One of the suggestions put forward would be to automatically set the minimum wage as a fixed portion of Australia’s median wage, with the figure of 60 per cent being mooted. That would mean that the minimum wage would rise or fall in tandem with overall wages.
Many My Business readers railed against the idea, saying such a move would lead to massive job losses as SMEs shed staff to avoid the “unaffordable” impost.
“The strategies they are proposing are ludicrous to say the least. This latest one of pegging the minimum wage to a percentage of the medium wage is suicidal,” said one reader.
“It will raise the unemployment rate considerably as SMEs let go [of] staff, which in turn will damage the countr[y’]s economy … I am the owner of [an] SME and I am earning below the minimum wage. I employ nine people and an increase like Labour is proposing would see me reduce my staff levels as I simply could not afford it.”
Agreed another: “Higher wages will lead to fewer jobs … Economically Australia is pricing themselves out of the market due to high wages. This is why there is so much outsourcing to Asia.”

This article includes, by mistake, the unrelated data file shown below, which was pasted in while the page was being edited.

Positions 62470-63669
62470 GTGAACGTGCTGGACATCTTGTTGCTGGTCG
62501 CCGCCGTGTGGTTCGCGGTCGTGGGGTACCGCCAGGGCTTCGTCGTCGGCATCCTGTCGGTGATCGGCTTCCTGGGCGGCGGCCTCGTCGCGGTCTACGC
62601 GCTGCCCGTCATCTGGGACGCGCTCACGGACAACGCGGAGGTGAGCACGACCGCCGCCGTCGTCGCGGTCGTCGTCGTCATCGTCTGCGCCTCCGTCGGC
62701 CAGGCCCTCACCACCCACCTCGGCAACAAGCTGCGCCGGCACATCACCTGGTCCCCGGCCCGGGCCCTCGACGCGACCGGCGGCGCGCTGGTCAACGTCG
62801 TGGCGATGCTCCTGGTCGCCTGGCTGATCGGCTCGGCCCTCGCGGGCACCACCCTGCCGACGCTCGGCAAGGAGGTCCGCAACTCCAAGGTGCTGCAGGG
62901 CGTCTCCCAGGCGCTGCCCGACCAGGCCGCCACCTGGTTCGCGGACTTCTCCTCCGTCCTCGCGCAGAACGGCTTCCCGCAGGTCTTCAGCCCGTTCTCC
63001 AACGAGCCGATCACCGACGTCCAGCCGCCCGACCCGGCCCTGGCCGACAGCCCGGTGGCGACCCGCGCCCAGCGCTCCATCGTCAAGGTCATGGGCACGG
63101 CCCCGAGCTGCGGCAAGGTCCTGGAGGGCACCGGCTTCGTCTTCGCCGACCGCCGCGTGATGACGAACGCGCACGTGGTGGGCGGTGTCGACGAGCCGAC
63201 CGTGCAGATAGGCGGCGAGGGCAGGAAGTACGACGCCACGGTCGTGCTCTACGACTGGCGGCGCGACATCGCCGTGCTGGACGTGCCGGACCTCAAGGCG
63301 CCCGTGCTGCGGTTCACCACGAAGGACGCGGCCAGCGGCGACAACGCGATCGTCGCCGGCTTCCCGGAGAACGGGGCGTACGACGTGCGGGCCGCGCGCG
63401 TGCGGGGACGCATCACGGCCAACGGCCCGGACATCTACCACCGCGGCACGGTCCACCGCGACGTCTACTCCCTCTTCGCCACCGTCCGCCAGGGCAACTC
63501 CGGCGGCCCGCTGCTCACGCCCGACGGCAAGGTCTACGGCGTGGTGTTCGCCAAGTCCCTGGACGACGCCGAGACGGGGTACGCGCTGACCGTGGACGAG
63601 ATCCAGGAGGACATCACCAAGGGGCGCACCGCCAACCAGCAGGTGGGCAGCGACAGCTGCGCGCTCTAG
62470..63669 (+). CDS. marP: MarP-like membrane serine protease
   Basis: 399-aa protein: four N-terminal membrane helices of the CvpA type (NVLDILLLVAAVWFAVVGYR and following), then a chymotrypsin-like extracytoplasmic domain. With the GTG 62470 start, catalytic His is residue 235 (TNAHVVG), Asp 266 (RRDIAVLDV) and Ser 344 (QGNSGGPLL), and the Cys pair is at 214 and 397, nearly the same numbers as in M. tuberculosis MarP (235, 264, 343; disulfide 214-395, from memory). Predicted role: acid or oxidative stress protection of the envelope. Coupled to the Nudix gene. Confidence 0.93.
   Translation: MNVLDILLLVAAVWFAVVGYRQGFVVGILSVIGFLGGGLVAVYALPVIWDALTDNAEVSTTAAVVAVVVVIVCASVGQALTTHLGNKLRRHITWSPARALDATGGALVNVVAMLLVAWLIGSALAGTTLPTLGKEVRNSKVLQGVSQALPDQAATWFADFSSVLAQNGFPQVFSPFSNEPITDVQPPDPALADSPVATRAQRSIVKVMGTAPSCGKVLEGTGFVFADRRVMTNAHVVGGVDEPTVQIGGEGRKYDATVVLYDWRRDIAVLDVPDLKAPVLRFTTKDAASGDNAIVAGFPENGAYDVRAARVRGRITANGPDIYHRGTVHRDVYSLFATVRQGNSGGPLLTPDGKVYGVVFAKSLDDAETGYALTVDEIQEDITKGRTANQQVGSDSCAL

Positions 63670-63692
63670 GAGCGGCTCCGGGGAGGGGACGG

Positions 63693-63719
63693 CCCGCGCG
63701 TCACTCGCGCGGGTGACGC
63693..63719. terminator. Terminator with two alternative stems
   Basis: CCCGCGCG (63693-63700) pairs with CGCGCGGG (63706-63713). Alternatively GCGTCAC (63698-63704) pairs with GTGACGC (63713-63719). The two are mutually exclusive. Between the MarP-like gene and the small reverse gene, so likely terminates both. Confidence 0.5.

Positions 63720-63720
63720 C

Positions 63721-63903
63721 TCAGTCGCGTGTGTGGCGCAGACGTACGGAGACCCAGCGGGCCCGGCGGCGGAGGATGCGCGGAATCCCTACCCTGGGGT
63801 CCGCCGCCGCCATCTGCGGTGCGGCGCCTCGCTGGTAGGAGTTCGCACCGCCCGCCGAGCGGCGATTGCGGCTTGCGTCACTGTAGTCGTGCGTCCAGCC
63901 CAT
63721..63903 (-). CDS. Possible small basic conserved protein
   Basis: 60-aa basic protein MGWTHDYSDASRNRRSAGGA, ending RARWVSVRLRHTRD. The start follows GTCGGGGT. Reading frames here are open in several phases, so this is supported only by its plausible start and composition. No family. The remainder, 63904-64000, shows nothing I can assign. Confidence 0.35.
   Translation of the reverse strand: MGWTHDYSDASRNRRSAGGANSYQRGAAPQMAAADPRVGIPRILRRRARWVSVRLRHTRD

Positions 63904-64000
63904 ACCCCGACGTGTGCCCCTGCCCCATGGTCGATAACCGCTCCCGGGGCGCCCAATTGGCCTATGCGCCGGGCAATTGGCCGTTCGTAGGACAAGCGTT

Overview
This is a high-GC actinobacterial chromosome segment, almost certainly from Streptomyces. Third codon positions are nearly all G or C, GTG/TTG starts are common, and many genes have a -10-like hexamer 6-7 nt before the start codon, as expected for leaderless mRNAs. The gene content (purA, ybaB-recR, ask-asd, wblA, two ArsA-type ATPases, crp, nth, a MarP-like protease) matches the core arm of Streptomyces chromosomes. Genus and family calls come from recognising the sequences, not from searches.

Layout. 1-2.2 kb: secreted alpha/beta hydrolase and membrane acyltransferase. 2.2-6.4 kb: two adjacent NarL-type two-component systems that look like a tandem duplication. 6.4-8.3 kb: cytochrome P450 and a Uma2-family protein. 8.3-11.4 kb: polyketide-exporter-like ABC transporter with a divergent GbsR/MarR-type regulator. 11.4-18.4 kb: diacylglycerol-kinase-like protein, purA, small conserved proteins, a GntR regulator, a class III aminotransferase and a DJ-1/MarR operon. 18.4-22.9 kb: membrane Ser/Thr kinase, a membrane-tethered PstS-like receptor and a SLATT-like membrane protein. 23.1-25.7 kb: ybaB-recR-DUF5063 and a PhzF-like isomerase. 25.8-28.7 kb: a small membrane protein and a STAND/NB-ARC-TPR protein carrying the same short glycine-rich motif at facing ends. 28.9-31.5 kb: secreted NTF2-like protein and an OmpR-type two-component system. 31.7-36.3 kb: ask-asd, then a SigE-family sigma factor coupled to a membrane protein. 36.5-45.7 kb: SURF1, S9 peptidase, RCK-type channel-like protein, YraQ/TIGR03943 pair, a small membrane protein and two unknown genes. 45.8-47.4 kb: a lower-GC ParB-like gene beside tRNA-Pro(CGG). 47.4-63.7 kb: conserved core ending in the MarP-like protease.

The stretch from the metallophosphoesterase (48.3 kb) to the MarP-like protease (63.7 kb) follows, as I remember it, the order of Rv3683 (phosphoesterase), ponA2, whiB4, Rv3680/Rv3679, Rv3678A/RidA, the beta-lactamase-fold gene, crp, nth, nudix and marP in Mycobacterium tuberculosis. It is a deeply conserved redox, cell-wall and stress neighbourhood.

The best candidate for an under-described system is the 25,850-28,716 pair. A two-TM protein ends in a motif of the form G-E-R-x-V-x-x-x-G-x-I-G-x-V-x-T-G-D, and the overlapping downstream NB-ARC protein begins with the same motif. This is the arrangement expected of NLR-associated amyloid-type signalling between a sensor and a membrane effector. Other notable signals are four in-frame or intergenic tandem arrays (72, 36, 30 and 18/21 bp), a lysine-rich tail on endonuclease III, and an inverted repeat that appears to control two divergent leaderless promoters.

A third claimed the proposal highlighted how out of touch many politicians are with the realities of operating a business:
“Have these pollies lost all grip on reality? Every time they propose a new strategy to save the nation (and their seats) they should be compelled to spend an absolute minimum of one day with small business owners, and see the difficulties that their nonsensical policies re wages, red tape etc. affect us all.”
However the debate wasn’t all one sided, with at least one business owner applauding the move.
“It is about time one of the major parties looked at helping fix one of the fundamental problems with the Australian economy; congratulations are in order for the Labor party,” the reader said.
“We need more people spending more money on basic goods and services so that all of us SME operators have paying customers... it is about growing the pie. People on minimum wages spend every cent they get, every pay period. They are a fundamental driver of the economy: the more they get the more they spend, which means more money through the tills of all the SMEs.”